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A Beginner’s Guide to PTFE Coatings

February 25, 2021 5:29 am

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A versatile finish that offers a great range of benefits, PTFE coatings are an ideal choice for products which need to be defended from volatile or corrosive chemicals.

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What Are PTFE Coatings?

PTFE (or Polytetrafluoroethylene) coatings are high-temperature fluoropolymer coatings, which typically are made of one or two layers consisting of a primer and a topcoat. The result is a hard non-stick finish with excellent resistance to corrosion and abrasion. It is non-reactive and has an extremely high melting point. PTFE is a type of Teflon coating – a household name synonymous with durability and toughness.

The exact components of the coating are likely to vary according to the requirements of the product in question, but PTFE is primarily made up of technical materials, such as binders, pigments, solvents and resins. It’s possible to vary the composition to allow for resistance to chemicals, corrosion, weather, humidity and extremes of temperature, as well as the standard non-stick, low friction properties. It is even possible to create colour-coded coatings. A PTFE coating may be applied to a range of materials, such as stainless steels, carbon steels, and aluminium, titanium or nickel alloys, as well as softer substrates such as rubbers and plastics.

How the Coatings Are Applied

PTFE coatings are applied by experts, as specialist knowledge and equipment are necessary. To apply the coatings, the surface of the product in question is first prepared. This involves degreasing and grit-blasting to ensure the best possible results. The surface is primed, with special primers required if the finished product is intended for food-related usage, such as frying pans or baking tins. The coatings are then applied as a wet liquid with an HVLP spray gun. The product and its coatings are then cured in a well-ventilated industrial oven at temperatures ranging from 725° to 800° Fahrenheit. This process creates a dry film coating of a thickness of 5 to 35 microns, depending on the number of layers applied. Discover more about the coating process at websites such as https://www.poeton.co.uk/standard-treatments/electroless-nickel-ptfe/.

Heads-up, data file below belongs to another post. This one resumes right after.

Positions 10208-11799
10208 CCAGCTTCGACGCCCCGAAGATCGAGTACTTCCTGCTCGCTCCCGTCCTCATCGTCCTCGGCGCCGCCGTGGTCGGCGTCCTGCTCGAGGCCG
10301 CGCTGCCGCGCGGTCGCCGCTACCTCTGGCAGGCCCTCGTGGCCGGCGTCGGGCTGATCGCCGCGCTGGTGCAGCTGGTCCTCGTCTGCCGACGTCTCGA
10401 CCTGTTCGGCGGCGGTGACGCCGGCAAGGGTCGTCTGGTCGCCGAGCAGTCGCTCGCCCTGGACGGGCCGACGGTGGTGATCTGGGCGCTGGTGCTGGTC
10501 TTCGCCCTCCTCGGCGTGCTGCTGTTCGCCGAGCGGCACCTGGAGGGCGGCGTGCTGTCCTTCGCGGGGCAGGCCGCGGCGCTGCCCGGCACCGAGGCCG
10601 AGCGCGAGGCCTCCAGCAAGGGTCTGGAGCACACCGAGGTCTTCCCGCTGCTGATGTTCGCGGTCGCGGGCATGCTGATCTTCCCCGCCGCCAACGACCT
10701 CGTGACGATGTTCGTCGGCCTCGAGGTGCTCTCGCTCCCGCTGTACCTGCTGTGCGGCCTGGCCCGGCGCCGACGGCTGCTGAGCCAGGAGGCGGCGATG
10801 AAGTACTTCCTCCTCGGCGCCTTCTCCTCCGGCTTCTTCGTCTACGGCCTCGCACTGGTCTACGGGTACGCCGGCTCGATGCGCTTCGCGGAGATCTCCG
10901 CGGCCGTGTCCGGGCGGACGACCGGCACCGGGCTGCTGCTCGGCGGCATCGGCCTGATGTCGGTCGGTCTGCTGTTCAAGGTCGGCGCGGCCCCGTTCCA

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Where the Coatings Are Used

As well as being used by cookware and bakeware manufacturers, PTFE coatings are required by industries such as chemical, oil and gas, where it is used for release agents in mould tools. The coatings are commonly used in car manufacturing for engine components, as well as for seat mechanisms and other moving parts which must slide smoothly. Other popular items that have PTFE coatings include springs, bearings, gardening equipment and guide rails. It is increasingly used for medical equipment, as described here: https://www.medicaldevice-network.com/precision-medical-wire/how-sandvik-operators-use-wire-drawing-and-coating-to-optimise-your-medical-wire-components.

Choosing PFTE coatings for your product is a great means of protecting it from extremes of temperature, corrosion and abrasion. The smooth, friction-free finish makes it an excellent choice for both moving parts and food-related items. The finish is hard, durable and thin, meaning that coatings do not affect a part’s ability to fit with other components. With a wide and diverse range of applications, PTFE coatings are a popular and versatile solution for many industries.

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